Aaron Swartz committed a modern crime: he unlawfully used the MIT computer network, automated the download of many, many copyrighted works from JSTOR, and then infringed on the copyrights of those works by engaging in mass redistribution.
Swartz then, to the great sadness of those who knew him, killed himself rather than face possibly decades in federal prison. That act has infused the entire situation with great emotion, driving left-libertarians out to campaign against copyright. It’s also encouraged some on the right to make the best argument there was against the Swartz prosecution: that it was a case of an overzealous government official seeking to destroy a person, as an example or a feather in a cap.
It turns out that wasn’t the case at all, though. It turns out Aaron Swartz was the only one looking to make an example out of Aaron Swartz.
Yes, the linked Huffington Post article is now the latest pro-Swartz spin: that he was actually innocent, even when defenders admit he was guilty, that he was caught on camera, that he was actively evading IP and MAC bans, and so he clearly not only did it, but he knew what he was doing was opposed by JSTOR.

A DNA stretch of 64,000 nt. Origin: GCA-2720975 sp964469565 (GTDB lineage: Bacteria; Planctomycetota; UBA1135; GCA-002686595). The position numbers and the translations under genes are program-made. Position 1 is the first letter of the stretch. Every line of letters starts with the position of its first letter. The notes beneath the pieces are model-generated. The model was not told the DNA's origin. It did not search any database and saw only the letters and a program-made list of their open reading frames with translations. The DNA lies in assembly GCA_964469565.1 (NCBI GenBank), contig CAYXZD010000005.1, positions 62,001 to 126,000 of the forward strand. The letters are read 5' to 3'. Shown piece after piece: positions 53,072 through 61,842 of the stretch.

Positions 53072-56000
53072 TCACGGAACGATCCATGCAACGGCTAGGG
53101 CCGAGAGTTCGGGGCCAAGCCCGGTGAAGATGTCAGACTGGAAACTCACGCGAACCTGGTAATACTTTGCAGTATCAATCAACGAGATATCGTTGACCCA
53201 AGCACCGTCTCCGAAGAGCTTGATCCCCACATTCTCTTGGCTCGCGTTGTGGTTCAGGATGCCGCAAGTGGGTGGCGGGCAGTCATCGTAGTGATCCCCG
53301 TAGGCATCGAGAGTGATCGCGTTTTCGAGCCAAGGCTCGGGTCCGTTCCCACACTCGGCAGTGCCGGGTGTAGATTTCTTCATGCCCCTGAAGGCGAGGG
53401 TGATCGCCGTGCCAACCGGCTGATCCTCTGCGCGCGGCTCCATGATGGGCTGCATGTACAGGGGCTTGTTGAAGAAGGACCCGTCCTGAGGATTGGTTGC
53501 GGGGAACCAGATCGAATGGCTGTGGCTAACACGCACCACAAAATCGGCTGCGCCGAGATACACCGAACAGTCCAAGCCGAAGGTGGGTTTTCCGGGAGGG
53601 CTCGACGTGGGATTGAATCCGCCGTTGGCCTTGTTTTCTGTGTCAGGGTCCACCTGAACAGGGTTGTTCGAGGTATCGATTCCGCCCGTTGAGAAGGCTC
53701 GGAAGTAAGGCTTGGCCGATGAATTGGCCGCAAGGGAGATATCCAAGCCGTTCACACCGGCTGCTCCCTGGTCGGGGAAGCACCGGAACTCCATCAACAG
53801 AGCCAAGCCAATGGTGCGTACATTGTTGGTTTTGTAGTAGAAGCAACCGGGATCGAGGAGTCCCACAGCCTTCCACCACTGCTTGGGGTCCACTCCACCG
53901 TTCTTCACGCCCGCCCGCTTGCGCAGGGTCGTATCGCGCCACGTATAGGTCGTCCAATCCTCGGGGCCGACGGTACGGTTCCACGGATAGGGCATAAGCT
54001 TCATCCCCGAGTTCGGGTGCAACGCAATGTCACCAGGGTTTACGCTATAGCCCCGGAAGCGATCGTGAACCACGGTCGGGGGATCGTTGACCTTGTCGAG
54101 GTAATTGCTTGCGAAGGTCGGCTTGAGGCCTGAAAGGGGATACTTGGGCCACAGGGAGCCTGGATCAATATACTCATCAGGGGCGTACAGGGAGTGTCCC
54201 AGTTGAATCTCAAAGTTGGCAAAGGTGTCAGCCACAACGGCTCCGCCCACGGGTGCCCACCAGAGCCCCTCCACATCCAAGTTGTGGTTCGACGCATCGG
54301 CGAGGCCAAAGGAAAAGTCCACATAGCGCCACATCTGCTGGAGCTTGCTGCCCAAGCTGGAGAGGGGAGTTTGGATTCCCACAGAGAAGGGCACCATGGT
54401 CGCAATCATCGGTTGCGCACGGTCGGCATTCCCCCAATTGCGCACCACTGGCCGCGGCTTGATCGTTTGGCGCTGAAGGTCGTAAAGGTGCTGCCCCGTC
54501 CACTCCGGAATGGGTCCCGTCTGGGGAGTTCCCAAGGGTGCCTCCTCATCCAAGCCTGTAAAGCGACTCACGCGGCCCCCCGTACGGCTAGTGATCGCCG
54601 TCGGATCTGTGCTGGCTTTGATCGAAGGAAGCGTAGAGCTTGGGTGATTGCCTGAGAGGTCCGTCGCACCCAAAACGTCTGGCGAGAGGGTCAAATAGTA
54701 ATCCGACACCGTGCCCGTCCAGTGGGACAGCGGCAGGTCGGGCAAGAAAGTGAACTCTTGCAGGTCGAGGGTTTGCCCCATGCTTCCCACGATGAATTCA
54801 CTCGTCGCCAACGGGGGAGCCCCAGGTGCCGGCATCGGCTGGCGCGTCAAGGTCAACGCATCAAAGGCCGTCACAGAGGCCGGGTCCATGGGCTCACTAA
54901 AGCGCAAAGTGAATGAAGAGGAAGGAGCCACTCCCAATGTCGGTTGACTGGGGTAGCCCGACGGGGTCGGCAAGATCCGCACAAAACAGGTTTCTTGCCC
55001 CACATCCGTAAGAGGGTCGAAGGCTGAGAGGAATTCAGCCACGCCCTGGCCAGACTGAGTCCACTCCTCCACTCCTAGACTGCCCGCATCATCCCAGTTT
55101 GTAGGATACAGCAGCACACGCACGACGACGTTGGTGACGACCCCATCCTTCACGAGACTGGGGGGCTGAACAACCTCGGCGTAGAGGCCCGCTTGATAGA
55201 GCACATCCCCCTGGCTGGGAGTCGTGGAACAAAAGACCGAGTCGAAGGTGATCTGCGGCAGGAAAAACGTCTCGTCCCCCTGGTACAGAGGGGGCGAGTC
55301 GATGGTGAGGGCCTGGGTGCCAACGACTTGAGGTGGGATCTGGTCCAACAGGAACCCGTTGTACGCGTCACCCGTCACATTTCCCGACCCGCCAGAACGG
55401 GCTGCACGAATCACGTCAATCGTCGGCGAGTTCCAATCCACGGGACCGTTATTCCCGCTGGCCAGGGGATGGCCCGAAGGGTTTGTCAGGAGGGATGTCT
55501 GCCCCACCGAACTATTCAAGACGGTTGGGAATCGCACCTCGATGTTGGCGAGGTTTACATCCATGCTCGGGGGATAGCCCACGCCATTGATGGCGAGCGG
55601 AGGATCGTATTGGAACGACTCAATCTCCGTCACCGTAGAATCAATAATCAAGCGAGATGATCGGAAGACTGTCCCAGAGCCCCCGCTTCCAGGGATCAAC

However the important thing is not that the vilification of the prosecutor continues. Rather this bit is critical:
Heymann initially charged Swartz with several felonies that could have led to many years in prison, and offered a plea bargain whereby Swartz would spend less than a year in prison. Believing he had a better chance to beat the charges, Swartz rejected the offer.
Aaron Swartz was not made an example of mass copyright infringement by anyone but himself. He, possibly misled by callous ideologues like Larry Lessig, clearly thought that he could be the great test case. When you did it, you know you did it, you were caught on camera, logged in the act, and everyone knows it, then the only reason you think you’re going to beat the case is going to be jury nullification.
Swartz wanted to be a martyr and, to the great sadness of friends and family, could not go on when the price of martyrdom became too great. It’s understandable that people dealing with such a loss will feel strongly, and want to cast blame around. But it’s not right, and it’s not fair, to try to blame the prosecutor for the poor choices Aaron Swartz made in his life, and especially at the end of it.
However, it discredits a political movement to try to use Aaron Swartz’s body to try to promote their agenda, which they could not further through logic and reason. Let the family and friends move on. Argue your policies on their own merits. Let Swartz rest.